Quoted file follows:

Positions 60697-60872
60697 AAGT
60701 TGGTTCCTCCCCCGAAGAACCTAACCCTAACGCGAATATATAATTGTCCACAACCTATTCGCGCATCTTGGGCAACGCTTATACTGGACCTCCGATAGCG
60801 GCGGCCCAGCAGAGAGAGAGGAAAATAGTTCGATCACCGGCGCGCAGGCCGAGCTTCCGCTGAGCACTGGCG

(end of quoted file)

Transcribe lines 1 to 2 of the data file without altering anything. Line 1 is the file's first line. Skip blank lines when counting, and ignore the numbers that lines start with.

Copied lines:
Positions 60697-60872
60697 AAGT